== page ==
The Trump administration on Tuesday called on the U.S. Postal Service (USPS) to make sweeping reforms that could raise shipping rates for certain packages. The administration’s USPS task force said in a new report that the changes are needed to bring in more revenue for the cash-strapped Postal Service, which reported $3.9 billion in losses in fiscal 2018.
The Treasury Department-led task force said the Postal Service should be able to charge higher rates for e-commerce goods and other packages deemed “nonessential,” which are a fast-growing part of the USPS’s business.
The report recommends mail and package shipments be divided into essential and commercial service categories. Many online retail shipments would fall into the latter category, which would not be protected by existing price caps and thus be subject to rate increases.
It also calls on the USPS to redefine what should be covered by the universal service obligation, which requires the Postal Service to deliver everywhere in the U.S. Under the administration’s proposal, most commercial packages would not be covered by that obligation.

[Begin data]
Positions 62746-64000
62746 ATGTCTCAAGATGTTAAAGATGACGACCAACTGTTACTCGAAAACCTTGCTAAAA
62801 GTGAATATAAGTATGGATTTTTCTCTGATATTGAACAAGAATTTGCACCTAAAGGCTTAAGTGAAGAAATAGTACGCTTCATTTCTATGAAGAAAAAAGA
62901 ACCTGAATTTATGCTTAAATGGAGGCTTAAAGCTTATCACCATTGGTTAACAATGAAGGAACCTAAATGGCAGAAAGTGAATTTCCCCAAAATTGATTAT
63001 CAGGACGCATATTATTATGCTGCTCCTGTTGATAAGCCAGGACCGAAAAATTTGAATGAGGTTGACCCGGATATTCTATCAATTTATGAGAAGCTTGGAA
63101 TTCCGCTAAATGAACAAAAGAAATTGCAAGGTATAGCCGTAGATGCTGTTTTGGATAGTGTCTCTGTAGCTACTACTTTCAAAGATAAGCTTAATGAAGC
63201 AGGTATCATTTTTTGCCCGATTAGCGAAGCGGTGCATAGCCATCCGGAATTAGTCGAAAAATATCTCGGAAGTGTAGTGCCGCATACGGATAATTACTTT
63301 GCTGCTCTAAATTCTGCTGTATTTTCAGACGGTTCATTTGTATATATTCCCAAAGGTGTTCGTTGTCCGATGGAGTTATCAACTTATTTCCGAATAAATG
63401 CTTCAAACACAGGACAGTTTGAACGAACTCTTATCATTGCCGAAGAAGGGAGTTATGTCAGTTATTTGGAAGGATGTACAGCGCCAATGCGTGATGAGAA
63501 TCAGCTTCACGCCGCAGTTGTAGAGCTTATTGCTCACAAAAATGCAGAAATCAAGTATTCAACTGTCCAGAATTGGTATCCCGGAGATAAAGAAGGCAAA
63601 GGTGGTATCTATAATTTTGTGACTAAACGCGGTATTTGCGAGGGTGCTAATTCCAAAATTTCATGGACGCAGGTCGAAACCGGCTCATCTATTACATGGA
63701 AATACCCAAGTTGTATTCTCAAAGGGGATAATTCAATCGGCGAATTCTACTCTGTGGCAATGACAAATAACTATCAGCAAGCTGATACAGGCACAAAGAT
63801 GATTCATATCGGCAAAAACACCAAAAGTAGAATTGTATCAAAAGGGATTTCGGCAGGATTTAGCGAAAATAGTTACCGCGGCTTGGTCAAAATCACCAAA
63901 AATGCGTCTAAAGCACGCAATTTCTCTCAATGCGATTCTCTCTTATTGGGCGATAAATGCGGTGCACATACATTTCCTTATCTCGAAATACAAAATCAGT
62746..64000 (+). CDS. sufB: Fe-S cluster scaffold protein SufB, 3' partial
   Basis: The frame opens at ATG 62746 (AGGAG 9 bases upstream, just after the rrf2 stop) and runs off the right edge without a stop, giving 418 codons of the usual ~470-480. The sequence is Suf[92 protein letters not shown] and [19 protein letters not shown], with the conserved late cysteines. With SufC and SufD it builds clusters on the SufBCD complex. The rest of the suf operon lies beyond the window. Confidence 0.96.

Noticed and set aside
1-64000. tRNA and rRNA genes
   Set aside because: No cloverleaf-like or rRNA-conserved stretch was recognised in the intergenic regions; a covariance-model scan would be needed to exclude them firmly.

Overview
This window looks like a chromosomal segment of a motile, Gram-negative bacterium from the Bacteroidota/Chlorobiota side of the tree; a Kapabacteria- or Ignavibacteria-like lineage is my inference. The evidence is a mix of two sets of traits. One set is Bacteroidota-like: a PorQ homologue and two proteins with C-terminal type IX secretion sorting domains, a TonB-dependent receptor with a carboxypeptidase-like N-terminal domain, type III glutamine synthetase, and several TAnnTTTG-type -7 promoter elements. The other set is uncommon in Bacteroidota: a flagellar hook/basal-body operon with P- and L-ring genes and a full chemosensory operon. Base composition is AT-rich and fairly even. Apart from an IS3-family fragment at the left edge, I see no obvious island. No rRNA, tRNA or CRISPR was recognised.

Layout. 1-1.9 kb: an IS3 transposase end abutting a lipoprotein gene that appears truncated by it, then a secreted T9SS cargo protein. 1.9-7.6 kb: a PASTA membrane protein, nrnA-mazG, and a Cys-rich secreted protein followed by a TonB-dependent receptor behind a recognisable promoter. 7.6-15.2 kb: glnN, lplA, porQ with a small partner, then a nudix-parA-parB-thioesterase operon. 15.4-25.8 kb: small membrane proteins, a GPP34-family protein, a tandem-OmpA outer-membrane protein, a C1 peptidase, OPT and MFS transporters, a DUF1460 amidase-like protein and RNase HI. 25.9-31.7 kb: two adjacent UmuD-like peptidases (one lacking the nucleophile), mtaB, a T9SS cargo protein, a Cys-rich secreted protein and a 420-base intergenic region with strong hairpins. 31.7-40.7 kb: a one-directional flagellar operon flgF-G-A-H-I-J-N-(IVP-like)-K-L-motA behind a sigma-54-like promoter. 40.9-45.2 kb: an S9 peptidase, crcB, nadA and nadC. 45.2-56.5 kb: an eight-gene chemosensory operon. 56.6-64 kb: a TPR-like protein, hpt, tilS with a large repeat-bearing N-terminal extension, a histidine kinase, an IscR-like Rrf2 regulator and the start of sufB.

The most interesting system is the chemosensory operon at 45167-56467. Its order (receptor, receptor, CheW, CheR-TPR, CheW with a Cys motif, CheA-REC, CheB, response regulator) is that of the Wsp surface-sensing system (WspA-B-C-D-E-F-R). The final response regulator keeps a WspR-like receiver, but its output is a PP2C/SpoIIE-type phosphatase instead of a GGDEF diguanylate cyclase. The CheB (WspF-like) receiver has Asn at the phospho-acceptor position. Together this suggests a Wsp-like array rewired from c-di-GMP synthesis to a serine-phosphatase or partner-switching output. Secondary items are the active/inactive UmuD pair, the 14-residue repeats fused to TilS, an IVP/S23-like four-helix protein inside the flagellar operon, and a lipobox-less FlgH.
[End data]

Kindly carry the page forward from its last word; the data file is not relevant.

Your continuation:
The report was not limited to package policies and covered several other areas where the task force believes the USPS could shore up its finances.
It called on the Postal Service to restructure massive prepayments of employee retirement and health benefits, which business groups say is the main driver of its fiscal woes. But it stopped short of endorsing bipartisan legislation that would dramatically scale back the prepayments, saying that doing so would place too much of a burden on taxpayers.
The task force is also recommending that the USPS strengthen its internal management, giving more power to the board of governors to set fiscal targets and allowing the PRC to enforce stricter rules if the goals are not met.
It declined to endorse privatizing the Postal Service, a proposal that was initially floated by the administration earlier this year as part of a broader plan to reorganize the federal government.
Senior administration officials say the Postal Service and Postal Regulatory Commission (PRC) would be able to change package rates without an act of Congress.